Onion & Reginald Blisterkunst, Ph.D.
is a sequel to Reginald Blisterkunst's Among the Remembered
Saints: My Life and Subsequent Death, which was originally
serialized in WAG.
Readers who prefer to begin at the beginning may read
the first book by clicking here.
Fate Would Have It
Eight o'clock and I'm sitting in my room, waiting for
Candy Tabitha to leave. She takes her time, waddling around,
but finally I hear the door shut and I wander down for
breakfast. Not much to choose from, though. So I make
some instant coffee and watch the sun cast rippling shadows
on the tabletop. Then a cloud dampens it all and I make
myself another cup, stronger this time.
—I've got great
news, Woody says, bounding in, as I sit down again.
next door is going up for rent.
it was abandoned, I say, wary.
vacant, Woody says, correcting. I talked to the landlady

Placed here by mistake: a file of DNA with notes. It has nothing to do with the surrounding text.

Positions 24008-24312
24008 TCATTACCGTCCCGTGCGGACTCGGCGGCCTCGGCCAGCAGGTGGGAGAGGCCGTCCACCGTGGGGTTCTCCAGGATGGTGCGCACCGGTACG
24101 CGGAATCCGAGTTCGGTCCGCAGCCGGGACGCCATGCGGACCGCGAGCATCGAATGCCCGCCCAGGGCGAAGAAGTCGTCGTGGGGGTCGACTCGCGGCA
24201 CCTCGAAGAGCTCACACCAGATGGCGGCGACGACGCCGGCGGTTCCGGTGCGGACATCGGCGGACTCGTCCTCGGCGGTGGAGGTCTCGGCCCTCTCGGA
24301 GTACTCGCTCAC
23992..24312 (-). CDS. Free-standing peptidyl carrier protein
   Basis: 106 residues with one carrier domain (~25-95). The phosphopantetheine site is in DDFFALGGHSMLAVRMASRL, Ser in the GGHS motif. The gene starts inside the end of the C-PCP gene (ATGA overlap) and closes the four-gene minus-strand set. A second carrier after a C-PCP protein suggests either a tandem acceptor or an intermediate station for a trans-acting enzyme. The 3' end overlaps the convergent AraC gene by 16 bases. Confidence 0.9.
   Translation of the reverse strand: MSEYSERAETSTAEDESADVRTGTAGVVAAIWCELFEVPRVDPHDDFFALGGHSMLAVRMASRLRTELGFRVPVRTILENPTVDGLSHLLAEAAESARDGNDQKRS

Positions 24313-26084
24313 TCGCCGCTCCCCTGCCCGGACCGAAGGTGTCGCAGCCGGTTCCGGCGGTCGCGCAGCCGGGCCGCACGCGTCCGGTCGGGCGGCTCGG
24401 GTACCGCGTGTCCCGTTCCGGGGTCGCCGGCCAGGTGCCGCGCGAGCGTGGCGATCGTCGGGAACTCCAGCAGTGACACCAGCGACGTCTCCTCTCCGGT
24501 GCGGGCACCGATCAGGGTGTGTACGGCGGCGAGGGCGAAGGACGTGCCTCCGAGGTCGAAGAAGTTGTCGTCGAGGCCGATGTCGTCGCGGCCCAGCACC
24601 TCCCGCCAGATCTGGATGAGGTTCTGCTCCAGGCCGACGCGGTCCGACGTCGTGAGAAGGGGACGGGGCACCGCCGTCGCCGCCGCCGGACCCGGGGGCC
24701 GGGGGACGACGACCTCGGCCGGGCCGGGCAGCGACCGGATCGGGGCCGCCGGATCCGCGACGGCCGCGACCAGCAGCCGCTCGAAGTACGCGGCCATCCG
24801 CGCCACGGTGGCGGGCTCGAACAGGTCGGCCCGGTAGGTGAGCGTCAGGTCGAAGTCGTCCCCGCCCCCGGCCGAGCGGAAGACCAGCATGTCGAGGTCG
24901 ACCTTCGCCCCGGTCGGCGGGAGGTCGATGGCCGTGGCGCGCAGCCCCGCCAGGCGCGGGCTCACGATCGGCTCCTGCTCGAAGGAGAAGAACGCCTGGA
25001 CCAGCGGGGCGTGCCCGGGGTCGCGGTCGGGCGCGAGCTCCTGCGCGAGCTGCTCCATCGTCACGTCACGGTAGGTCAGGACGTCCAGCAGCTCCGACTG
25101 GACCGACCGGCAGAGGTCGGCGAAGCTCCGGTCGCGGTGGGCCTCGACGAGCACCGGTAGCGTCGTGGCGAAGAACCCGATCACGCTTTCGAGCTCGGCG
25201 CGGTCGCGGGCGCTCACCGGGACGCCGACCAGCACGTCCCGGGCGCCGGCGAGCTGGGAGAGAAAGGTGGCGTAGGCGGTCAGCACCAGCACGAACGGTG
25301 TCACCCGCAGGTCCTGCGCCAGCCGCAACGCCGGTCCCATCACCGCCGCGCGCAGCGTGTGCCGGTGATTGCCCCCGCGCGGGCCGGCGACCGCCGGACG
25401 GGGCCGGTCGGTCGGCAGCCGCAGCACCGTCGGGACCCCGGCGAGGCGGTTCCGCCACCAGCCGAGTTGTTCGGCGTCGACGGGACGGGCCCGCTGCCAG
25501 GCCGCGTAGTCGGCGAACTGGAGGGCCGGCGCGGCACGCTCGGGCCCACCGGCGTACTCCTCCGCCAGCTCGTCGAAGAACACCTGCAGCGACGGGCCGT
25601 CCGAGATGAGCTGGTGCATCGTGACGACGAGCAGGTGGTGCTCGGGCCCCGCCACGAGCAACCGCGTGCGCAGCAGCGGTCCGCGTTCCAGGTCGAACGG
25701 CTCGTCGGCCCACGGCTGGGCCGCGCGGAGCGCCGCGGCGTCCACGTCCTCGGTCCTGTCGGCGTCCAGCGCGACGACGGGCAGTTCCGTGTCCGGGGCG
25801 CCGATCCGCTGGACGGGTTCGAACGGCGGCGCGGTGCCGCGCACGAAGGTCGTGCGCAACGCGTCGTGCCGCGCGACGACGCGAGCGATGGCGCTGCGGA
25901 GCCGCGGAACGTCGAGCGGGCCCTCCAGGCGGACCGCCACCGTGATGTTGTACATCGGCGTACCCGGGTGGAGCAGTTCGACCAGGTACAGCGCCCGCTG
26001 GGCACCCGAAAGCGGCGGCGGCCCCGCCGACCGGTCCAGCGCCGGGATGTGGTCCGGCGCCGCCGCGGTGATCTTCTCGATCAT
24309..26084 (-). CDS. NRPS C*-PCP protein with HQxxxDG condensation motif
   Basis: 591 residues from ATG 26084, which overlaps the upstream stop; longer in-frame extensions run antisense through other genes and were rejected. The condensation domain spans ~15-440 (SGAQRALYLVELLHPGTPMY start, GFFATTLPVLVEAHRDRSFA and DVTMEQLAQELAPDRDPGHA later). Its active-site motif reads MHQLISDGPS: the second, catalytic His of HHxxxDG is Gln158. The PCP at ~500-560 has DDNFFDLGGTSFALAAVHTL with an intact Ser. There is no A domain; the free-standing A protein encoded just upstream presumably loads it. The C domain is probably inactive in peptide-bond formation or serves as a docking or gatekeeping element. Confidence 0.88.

this morning and she's ready to show the place to you.
Here's her number. She's a lesbian, by the by, if that
helps any. Poli-Sci professor. You might have met her.
I accept the slip
of paper—on the back, I notice, is written a single
word: WAG—and stuff it into
my shirt pocket.
—I don't have
any money, you know.
to McKratchett, he says. Maybe he could put you on the
exactly, would I write?
me to leave, I say, presciently.
—No no no no,
old man, Woody says, laughing heartily. Just trying to
help you out real-estate-wise.
We share the last
of a box of Cheerios Woody finds behind the stove and
then he leaves to turn in an article on a local psychic
who says she's getting messages from a spirit named Casper.
After washing the cereal bowls, I call the landlady's
a man says. May I help you?
—I glance at
the number again and ask for the woman. A moment later,
she picks up the line.
in looking at a house you'd like to rent, I say.
you in five minutes, she says, ecstatic.
We meet on the house's rotting porch, which groans warningly
under our combined weight. She's wearing a gray suit,
black tie and penny loafers, but aside from the outfit
and the obligatory butch haircut, she looks like any other
normal, rather heavyset academic who wants to dump inherited